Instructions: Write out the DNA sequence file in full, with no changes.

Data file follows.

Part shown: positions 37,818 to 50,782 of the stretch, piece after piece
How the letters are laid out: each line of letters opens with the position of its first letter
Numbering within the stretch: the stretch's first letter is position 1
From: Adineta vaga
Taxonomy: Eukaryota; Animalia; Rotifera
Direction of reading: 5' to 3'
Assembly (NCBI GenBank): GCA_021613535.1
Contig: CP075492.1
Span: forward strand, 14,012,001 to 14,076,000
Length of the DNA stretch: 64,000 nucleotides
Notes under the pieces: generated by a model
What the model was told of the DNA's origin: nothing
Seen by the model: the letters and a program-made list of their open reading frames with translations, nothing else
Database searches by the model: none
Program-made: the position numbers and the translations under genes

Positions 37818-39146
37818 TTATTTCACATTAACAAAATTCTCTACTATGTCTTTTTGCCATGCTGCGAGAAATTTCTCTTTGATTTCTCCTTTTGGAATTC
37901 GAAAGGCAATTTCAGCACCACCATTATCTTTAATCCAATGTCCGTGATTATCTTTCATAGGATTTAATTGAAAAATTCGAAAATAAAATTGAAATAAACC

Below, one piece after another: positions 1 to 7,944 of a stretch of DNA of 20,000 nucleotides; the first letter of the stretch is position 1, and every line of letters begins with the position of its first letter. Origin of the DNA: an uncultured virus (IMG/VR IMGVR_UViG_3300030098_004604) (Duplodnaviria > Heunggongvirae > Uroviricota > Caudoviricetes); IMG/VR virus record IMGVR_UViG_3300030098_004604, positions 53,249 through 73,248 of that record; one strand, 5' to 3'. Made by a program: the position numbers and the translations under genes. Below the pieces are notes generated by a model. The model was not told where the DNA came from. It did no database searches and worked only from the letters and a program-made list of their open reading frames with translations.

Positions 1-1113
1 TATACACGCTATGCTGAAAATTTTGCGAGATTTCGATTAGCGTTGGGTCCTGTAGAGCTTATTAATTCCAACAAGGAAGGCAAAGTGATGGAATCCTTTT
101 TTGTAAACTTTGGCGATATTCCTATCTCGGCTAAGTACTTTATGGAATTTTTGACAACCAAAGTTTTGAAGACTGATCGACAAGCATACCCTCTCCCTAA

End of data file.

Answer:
Part shown: positions 37,818 to 50,782 of the stretch, piece after piece
How the letters are laid out: each line of letters opens with the position of its first letter
Numbering within the stretch: the stretch's first letter is position 1
From: Adineta vaga
Taxonomy: Eukaryota; Animalia; Rotifera
Direction of reading: 5' to 3'
Assembly (NCBI GenBank): GCA_021613535.1
Contig: CP075492.1
Span: forward strand, 14,012,001 to 14,076,000
Length of the DNA stretch: 64,000 nucleotides
Notes under the pieces: generated by a model
What the model was told of the DNA's origin: nothing
Seen by the model: the letters and a program-made list of their open reading frames with translations, nothing else
Database searches by the model: none
Program-made: the position numbers and the translations under genes

Positions 37818-39146
37818 TTATTTCACATTAACAAAATTCTCTACTATGTCTTTTTGCCATGCTGCGAGAAATTTCTCTTTGATTTCTCCTTTTGGAATTC
37901 GAAAGGCAATTTCAGCACCACCATTATCTTTAATCCAATGTCCGTGATTATCTTTCATAGGATTTAATTGAAAAATTCGAAAATAAAATTGAAATAAACC

Below, one piece after another: positions 1 to 7,944 of a stretch of DNA of 20,000 nucleotides; the first letter of the stretch is position 1, and every line of letters begins with the position of its first letter. Origin of the DNA: an uncultured virus (IMG/VR IMGVR_UViG_3300030098_004604) (Duplodnaviria > Heunggongvirae > Uroviricota > Caudoviricetes); IMG/VR virus record IMGVR_UViG_3300030098_004604, positions 53,249 through 73,248 of that record; one strand, 5' to 3'. Made by a program: the position numbers and the translations under genes. Below the pieces are notes generated by a model. The model was not told where the DNA came from. It did no database searches and worked only from the letters and a program-made list of their open reading frames with translations.

Positions 1-1113
1 TATACACGCTATGCTGAAAATTTTGCGAGATTTCGATTAGCGTTGGGTCCTGTAGAGCTTATTAATTCCAACAAGGAAGGCAAAGTGATGGAATCCTTTT
101 TTGTAAACTTTGGCGATATTCCTATCTCGGCTAAGTACTTTATGGAATTTTTGACAACCAAAGTTTTGAAGACTGATCGACAAGCATACCCTCTCCCTAA